Mitochondrial Morphology in Orbitofrontal Cortical Neurons During Incubation of Oxycodone Craving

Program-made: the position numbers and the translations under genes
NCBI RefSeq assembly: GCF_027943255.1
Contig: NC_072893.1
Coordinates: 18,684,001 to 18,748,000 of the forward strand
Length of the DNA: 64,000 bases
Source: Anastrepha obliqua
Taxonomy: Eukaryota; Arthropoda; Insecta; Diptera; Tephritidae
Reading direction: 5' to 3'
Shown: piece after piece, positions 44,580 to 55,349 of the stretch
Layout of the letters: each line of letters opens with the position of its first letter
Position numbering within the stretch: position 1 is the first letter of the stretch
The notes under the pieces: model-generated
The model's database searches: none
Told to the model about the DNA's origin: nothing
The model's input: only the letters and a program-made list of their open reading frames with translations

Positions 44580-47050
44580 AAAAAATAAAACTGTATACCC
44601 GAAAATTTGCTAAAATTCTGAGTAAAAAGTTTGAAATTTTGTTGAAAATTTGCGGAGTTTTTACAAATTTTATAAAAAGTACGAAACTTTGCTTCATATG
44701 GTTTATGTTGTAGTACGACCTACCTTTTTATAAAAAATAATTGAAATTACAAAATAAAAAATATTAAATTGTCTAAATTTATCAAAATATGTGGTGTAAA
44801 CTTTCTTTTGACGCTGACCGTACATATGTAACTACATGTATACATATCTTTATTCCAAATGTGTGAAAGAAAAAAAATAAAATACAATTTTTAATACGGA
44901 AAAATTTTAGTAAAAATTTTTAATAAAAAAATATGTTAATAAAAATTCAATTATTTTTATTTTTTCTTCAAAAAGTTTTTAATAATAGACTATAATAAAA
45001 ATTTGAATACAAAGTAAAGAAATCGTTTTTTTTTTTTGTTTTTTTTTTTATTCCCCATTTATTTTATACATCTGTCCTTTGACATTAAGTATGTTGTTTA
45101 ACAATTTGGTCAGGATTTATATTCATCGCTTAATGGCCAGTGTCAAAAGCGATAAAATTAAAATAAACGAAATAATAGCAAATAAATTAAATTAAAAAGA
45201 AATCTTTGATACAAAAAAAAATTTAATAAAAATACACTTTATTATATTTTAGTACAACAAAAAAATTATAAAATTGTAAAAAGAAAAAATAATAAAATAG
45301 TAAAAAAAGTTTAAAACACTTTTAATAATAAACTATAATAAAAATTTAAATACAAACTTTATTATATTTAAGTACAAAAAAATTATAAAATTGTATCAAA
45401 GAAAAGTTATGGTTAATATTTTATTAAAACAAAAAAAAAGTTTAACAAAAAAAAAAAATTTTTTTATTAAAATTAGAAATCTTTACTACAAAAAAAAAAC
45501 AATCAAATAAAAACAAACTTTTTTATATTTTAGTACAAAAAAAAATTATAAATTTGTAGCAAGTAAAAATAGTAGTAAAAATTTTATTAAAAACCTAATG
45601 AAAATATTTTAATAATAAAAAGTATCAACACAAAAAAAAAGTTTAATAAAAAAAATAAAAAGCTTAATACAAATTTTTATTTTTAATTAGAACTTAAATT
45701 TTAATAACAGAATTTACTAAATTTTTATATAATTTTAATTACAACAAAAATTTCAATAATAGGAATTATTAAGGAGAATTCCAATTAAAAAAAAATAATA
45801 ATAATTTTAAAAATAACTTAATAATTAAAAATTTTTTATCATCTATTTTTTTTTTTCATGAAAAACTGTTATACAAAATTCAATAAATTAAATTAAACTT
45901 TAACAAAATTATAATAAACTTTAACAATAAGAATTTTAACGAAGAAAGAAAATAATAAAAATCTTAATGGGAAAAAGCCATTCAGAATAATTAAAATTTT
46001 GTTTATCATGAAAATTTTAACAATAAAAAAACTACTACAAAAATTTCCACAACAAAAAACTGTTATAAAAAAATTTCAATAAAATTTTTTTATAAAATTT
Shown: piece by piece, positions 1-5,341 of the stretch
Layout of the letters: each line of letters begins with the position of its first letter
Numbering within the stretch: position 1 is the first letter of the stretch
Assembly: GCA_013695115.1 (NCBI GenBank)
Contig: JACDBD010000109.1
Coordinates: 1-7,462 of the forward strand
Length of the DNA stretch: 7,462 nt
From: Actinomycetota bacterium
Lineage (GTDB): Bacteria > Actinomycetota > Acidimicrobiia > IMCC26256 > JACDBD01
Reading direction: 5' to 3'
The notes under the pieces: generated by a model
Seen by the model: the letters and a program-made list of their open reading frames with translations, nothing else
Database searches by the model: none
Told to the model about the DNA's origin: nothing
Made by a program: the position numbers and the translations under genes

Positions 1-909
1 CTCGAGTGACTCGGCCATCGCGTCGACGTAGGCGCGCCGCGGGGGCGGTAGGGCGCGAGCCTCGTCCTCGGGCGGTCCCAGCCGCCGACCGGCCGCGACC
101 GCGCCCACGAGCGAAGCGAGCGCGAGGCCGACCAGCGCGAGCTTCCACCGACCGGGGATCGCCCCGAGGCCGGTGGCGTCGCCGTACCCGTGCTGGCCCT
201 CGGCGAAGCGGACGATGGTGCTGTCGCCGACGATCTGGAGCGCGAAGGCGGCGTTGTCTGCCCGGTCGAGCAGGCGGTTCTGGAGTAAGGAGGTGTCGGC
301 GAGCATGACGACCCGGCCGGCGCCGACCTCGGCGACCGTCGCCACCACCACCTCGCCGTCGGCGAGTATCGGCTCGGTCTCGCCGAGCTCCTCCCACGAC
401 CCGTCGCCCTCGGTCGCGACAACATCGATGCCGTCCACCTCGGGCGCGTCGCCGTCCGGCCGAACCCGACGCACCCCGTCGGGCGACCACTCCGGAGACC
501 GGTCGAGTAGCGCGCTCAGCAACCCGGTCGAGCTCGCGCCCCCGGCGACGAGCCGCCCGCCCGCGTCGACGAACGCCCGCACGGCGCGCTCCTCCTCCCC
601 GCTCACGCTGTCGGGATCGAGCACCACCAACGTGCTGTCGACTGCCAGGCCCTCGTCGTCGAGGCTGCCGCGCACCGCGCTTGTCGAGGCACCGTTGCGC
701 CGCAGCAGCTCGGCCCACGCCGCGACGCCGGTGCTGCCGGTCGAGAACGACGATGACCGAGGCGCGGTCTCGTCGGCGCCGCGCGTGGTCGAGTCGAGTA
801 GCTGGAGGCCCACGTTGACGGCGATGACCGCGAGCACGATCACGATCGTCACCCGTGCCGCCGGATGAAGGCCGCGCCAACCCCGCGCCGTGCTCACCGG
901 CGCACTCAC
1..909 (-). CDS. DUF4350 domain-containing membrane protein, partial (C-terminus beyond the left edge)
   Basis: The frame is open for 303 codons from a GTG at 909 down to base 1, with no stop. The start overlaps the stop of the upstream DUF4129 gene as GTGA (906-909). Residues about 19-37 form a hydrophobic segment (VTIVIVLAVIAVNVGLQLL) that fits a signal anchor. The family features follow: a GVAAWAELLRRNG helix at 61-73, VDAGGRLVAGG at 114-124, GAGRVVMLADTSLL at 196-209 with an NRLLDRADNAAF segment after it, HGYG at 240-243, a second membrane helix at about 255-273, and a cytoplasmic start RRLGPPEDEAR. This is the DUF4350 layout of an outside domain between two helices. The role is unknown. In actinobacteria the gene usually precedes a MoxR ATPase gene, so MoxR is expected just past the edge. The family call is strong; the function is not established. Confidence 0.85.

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Mitochondrial morphology in orbitofrontal cortical neurons during incubation of oxycodone craving Relapse is a major challenge in treating opioid addiction, including oxycodone, a commonly abused prescription opioid. In rats, cue-induced oxycodone seeking progressively increases during abstinence. Our previous work demonstrated that orbitofrontal cortex (OFC) plays a critical role in this incubation of oxycodone craving. However, the molecular mechanisms in OFC that contribute to this incubation are unknown. Here, we focus on mitochondrial dynamics in OFC and characterize the mitochondrial morphology in OFC neurons during incubation of oxycodone craving. We used a dual-virus approach to sparsely label mitochondria in OFC neurons by injecting the adeno-associated virus (AAV)-hSyn-GFP together with AAV-CMV-mitoDsRed bilaterally into OFC. Next, we trained male rats to either self-administer saline (as the control group) or oxycodone (0.1 mg/kg/infusion) for 6 h/day over 10 days. On abstinence day 15, we perfused both groups of animals and processed the brain for confocal microscopy. Our image analysis showed that in the somas of OFC neurons, there was a significant increase in the size-frequency of the smallest mitochondria, accompanied by overall increased mitochondria density, in oxycodone rats compared with saline rats. This finding suggests that mitochondria in OFC neuronal cell bodies enhanced fission after 15-day abstinence from oxycodone self-administration. In contrast, we did not observe the differences in primary dendrites of OFC neurons between the two groups. Studies are underway to examine whether enhanced mitochondrial fission in OFC somas is time-dependent after abstinence and whether there are sex differences in mitochondrial morphology during incubation of oxycodone craving.